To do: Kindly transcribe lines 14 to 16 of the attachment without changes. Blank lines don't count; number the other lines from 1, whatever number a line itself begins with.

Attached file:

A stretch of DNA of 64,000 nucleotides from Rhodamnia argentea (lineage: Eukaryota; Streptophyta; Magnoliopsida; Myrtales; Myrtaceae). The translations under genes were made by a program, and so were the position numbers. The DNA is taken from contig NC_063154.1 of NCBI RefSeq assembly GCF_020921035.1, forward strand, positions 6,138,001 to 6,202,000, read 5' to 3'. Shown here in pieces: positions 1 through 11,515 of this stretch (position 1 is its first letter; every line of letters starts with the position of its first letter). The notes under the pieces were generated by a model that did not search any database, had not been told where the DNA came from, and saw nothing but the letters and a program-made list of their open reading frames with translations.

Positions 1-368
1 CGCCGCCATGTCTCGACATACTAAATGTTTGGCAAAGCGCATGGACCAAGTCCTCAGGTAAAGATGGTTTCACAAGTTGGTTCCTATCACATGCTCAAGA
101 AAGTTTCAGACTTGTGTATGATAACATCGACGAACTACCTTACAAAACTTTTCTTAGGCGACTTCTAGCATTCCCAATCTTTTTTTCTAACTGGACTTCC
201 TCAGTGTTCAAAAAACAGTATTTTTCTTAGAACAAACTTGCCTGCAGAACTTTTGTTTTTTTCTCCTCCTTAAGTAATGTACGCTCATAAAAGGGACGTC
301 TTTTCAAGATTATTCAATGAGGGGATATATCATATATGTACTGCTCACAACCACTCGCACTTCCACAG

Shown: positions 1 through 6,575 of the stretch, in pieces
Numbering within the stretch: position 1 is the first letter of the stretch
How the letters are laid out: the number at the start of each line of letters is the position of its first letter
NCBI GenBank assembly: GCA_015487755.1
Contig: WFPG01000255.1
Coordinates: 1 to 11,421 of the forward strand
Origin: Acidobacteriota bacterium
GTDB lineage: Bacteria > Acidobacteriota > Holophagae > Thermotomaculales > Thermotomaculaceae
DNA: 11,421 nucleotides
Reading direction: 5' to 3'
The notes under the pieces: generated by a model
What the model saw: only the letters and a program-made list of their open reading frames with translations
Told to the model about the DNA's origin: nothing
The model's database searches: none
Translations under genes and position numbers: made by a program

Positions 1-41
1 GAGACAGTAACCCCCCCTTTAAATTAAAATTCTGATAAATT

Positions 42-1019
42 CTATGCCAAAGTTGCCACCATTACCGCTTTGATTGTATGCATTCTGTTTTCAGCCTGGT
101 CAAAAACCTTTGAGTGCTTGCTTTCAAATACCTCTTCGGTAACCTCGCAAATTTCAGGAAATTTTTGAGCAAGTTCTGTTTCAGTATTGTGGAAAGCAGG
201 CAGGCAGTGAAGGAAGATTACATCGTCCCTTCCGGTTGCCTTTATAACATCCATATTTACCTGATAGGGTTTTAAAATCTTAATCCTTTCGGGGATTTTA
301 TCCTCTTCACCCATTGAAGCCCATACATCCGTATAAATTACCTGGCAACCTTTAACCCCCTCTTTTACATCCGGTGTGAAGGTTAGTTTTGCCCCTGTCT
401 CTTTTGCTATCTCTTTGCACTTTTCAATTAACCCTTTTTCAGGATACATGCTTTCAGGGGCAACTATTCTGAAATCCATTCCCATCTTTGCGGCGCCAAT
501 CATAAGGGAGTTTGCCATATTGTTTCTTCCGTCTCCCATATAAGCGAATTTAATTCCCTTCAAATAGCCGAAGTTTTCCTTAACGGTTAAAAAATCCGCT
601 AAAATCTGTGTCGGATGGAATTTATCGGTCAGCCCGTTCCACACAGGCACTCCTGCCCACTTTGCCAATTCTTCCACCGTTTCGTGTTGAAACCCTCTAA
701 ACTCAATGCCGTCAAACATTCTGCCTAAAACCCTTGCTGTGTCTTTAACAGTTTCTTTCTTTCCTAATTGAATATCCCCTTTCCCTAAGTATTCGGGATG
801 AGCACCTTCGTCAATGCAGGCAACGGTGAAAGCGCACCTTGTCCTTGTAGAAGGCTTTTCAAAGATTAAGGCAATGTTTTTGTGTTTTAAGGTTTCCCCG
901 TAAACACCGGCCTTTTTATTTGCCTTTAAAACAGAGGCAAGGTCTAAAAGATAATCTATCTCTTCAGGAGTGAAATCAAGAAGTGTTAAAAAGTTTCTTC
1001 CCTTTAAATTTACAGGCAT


GTDB lineage: Bacteria > Acidobacteriota > Holophagae > Thermotomaculales > Thermotomaculaceae
DNA: 11,421 nucleotides
Reading direction: 5' to 3'